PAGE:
"Amari, and what he did, from where he started to his progression through the season, we felt that towards the end of the season, he was playing as good as anybody in the country at that position," Nussmeier said. "He continues to develop … he's still learning. He's really starting to focus on the little things that are going to take his game to the next level."

Up and down the roster there's respect for Cooper, who added 7 pounds and cut his 40-yard dash time from 4.4 seconds to 4.3 this offseason. Fellow wideout Kenny Bell marveled at Cooper's growth, saying he could be even more explosive this year. Junior tight end Brian Vogler said he "really loves the game," praising his hard work and dedication.

John Fulton has had to go up against Cooper countless times during practice. The senior cornerback said that some of the stuff Cooper does, Fulton has "no idea where he learned it from, but he's absolutely amazing."

"He has this thing he does off the line," Fulton said. "I'm kind of catching onto it now, but he's going to develop something else to mess with my head. He'll take two steps outside, shake inside, shake outside and then shake back inside for a slant and its under .5 seconds. It's so fast, you can't time it. It's crazy."

Defenders around the SEC understand. Coaches do too. Virginia Tech head coach Frank Beamer took a second to connect Cooper with the game film during a conference call on Monday, but when he did he compared him to a two-time, first-team All-American receiver in his conference.

"I know who he is," Beamer said. "In our league he reminds you of Sammie Watkins there at Clemson. A guy that's just athletic, can go. They've got a good group of wide receivers, but certainly Cooper is a guy who is hard … It's hard to cover that guy."
Frank Beamer and Nick SabanIcon SMI, Getty ImagesVirginia Tech coach Frank Beamer, the winningest active head coach in college football, has a lot of respect for Nick Saban's Alabama team.
TUSCALOOSA, Ala. -- Nick Saban doesn't blush, he fumes. Ask the enigmatic, often high-handed coach of the Crimson Tide about being ranked No. 1 and you'll see his nostrils flair as he grips the podium in disdain. Polls, especially those done before the start of the season, are useless to him. He'll say politely that they appreciate the recognition, but that's merely a preamble to a sermon on their worthlessness. The rest of college football might see his team as the front-runner to reach the national championship, but he sees a team that's yet to accomplish a single thing.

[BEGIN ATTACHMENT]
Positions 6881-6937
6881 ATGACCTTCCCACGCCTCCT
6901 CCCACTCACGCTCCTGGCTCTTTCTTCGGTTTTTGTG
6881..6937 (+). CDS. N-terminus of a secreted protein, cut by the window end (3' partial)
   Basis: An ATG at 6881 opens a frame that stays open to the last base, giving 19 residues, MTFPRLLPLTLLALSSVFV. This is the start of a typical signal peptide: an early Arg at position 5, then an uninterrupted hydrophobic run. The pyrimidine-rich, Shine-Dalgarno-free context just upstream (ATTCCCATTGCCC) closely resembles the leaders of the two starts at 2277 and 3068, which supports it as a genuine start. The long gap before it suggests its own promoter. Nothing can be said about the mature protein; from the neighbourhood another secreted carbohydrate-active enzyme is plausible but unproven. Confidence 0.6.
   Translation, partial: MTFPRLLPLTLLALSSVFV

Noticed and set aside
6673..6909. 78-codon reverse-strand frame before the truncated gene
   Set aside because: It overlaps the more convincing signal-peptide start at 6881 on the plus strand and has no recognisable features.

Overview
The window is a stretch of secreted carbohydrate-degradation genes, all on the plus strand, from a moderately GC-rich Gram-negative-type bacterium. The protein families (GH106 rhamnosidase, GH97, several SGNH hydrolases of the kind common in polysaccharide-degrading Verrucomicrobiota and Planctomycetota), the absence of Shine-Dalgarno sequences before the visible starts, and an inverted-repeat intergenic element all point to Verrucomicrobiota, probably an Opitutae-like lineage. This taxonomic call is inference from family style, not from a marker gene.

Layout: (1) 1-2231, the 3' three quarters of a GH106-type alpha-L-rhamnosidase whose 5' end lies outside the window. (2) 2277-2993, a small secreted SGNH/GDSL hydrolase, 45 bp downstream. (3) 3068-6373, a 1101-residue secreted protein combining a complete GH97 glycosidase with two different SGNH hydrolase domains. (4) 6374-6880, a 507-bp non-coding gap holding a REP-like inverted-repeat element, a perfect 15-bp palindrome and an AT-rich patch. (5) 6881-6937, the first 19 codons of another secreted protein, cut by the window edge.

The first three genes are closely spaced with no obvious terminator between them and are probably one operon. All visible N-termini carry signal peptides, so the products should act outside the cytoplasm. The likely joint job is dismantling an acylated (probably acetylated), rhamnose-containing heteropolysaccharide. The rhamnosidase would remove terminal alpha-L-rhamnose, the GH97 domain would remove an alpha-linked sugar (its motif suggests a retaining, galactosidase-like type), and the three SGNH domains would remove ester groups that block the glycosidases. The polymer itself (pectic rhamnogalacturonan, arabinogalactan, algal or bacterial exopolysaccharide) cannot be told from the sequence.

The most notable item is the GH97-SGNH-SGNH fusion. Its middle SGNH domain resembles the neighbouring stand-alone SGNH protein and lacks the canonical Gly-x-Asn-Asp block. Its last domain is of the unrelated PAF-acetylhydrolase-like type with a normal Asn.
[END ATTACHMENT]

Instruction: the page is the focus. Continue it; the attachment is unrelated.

"You can make any kind of predictions that you want about what you think you have or what you think you are," Saban said, "but until you actually go and play a game and see how your team's going to respond [you don't know.]"

Frank Beamer sees it another way. He has watched the tape and studied Alabama's roster in preparation for Saturday's season opener in Atlanta. He knows all about AJ McCarron, Amari Cooper and the Tide's stifling defense, led by All-American linebacker C.J. Mosley. And what he's seen in film study is a team that's fully justified of its position atop the polls.

"They've just got it all," Virginia Tech's veteran head coach told reporters, repeatedly calling Alabama the No. 1 team in the country. "They do everything well."